Cop Says Woman He Killed Threatened To Shoot Him But No Gun Was Found
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Cop Says Woman He Killed Threatened To Shoot Him But No Gun Was Found

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A 25-year-old woman named Hannah Fizer was shot and killed by a police officer last week during a traffic stop in Missouri. The police report states that Fizer was pulled over because she was speeding and ran a red light, but somehow the situation escalated moments after the officer approached her car.

The incident happened in Sedalia, a small city of 21,700 residents, which is located about 90 miles southeast of Kansas City.

The officer responsible for the shooting has not been named, but he claims that Fizer was belligerent with him and refused to identify herself. He also says that she threatened to shoot him. However, when police searched her vehicle, no gun was found.

Hannah Fizer

The officer who shot Fizer works with the Pettis County Sheriff’s Office, but the investigation has been taken over by the Missouri State Highway Patrol.

Unfortunately, there is no body camera footage to verify the officer’s side of the story, nor is there any dash camera footage.

Fizer’s family and friends are having a hard time believing the version of events given by the officer. They say that she was a friendly person, and has always been compliant in her previous interactions with police. They also said that weapons were not a part of her life.

Sedalia community protests following death of unarmed woman

Hannah Fizer, 25, was shot and killed by a Pettis County sheriff's deputy during a traffic stop on Saturday night. The sheriff's office said she threatened to shoot the deputy, but now investigators say there wasn't a weapon in her car.Our 41 Action News – KSHB-TV story :https://www.kshb.com/news/crime/sedalia-community-protests-following-death-of-unarmed-woman

Posted by Andres Gutierrez on Tuesday, June 16, 2020

John Fizer, Hannah’s father said that his daughter liked to party, but she was not violent.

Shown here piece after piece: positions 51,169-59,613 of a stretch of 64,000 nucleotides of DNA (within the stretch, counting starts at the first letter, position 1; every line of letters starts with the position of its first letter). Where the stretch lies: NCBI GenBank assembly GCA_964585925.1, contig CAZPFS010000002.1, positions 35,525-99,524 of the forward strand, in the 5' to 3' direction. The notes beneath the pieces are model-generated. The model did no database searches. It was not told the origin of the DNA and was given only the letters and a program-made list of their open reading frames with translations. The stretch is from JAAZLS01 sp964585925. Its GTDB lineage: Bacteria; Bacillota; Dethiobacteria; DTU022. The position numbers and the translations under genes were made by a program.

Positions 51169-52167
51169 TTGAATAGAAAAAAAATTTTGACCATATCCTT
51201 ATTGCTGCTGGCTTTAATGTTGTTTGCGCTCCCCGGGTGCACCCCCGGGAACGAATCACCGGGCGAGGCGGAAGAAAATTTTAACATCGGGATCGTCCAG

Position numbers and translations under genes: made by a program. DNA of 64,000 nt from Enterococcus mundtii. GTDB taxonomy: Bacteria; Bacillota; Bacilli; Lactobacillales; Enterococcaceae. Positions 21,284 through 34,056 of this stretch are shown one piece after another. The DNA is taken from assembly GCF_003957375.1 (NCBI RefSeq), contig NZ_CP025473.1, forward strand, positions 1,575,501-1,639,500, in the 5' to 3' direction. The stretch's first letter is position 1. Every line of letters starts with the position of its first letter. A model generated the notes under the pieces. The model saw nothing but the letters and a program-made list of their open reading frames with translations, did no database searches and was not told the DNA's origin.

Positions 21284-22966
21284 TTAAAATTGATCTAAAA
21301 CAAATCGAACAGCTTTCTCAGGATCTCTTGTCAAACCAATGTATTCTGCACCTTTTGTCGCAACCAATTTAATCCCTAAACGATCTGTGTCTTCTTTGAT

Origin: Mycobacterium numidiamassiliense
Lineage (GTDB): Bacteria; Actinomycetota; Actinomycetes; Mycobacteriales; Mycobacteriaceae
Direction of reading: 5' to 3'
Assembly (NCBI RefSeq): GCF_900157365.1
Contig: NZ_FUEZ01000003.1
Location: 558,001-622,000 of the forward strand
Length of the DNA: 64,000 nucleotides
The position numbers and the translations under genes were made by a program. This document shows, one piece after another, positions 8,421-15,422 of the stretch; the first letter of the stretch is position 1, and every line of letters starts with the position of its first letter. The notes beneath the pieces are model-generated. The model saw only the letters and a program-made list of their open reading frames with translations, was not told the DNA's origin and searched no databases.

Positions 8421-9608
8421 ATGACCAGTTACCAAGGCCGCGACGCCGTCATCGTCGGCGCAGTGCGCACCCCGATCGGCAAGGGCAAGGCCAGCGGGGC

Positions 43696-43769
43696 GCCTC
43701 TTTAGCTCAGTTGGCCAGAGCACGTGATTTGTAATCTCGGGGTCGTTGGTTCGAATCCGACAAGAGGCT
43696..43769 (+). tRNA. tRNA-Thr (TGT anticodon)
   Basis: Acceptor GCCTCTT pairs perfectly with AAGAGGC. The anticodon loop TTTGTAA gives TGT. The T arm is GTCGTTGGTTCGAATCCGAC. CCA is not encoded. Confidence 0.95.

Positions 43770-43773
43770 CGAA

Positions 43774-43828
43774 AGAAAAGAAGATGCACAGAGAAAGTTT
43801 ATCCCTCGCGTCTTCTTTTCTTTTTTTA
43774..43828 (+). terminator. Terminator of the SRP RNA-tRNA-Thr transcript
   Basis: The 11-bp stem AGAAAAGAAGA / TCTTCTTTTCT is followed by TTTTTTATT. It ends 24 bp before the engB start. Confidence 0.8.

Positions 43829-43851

She was not a perfect angel by any means. She liked to drink and smoke a little weed sometimes, but by no means was she violent. She was the kind of person that wouldn’t hesitate to give a homeless person $10,” Fizer told KMBC.

Fizer also said that his daughter respected the police, and actually expressed interest in having a career in law enforcement at one point.

The only witnesses to the incident were at a nearby hotel when the shots rang out, and while at least one witness tried to see what happened, they didn’t get to the scene until Fizer’s body was being covered by a sheet.

One of the witnesses said that he heard the officer yell “stop,” before firing his gun five times into Fizer’s car.

The county sheriff, Kevin Bond, is standing by his officer and believing his side of the story, despite the fact that parts of his story now seem doubtful since no weapon was found.

Bond also said that he would not tolerate his small town to be a “test project for some social justice experiment in rural America.”

The officer, who has been on the force since 2007, has been suspended until the investigation is finished. Bond says that the officer has not had any excessive force complaints or shootings during his career.

This is just one of many suspicious wrongful deaths that have taken place at the hands of police in the United States in recent weeks. Police accountability activists say that this is an everyday occurrence in the country, but now extra attention is being given to the policing problem in the wake of nationwide protests.

Hannah Fizer, 25, was killed Saturday night in Sedalia, Missouri driving to her job as an assistant manager at a convenience store. She was pulled over because she was ran a red light while speeding and kept going as the deputy tried to stop her, patrol Sgt. Bill Lowe said Monday.“The suspect allegedly threatened the deputy by stating she was armed and going to shoot him,” the patrol said in a news release. “The incident escalated and the deputy discharged his weapon, striking the suspect.”There was no available dashboard camera or body camera footage of the shooting. The county sheriff, Kevin Bond, said his department doesn't have or use such technology.

Posted by David Handy on Tuesday, June 16, 2020

Mark Horowitz is a graduate of Brandeis University with a degree in political science. Horowitz could have had a job at one of the top media organizations in the United States, but when working as an intern, he found that the journalists in the newsroom were confined by the anxieties and sensibilities of their bosses. Horowitz loved journalism, but wanted more freedom to pursue more complex topics than you would find on the evening news. Around the same time, he began to notice that there was a growing number of independent journalists developing followings online by sharing their in-depth analysis of advanced or off-beat topics. It wasn't long before Horowitz quit his internship with a large New York network to begin publishing his own material online.

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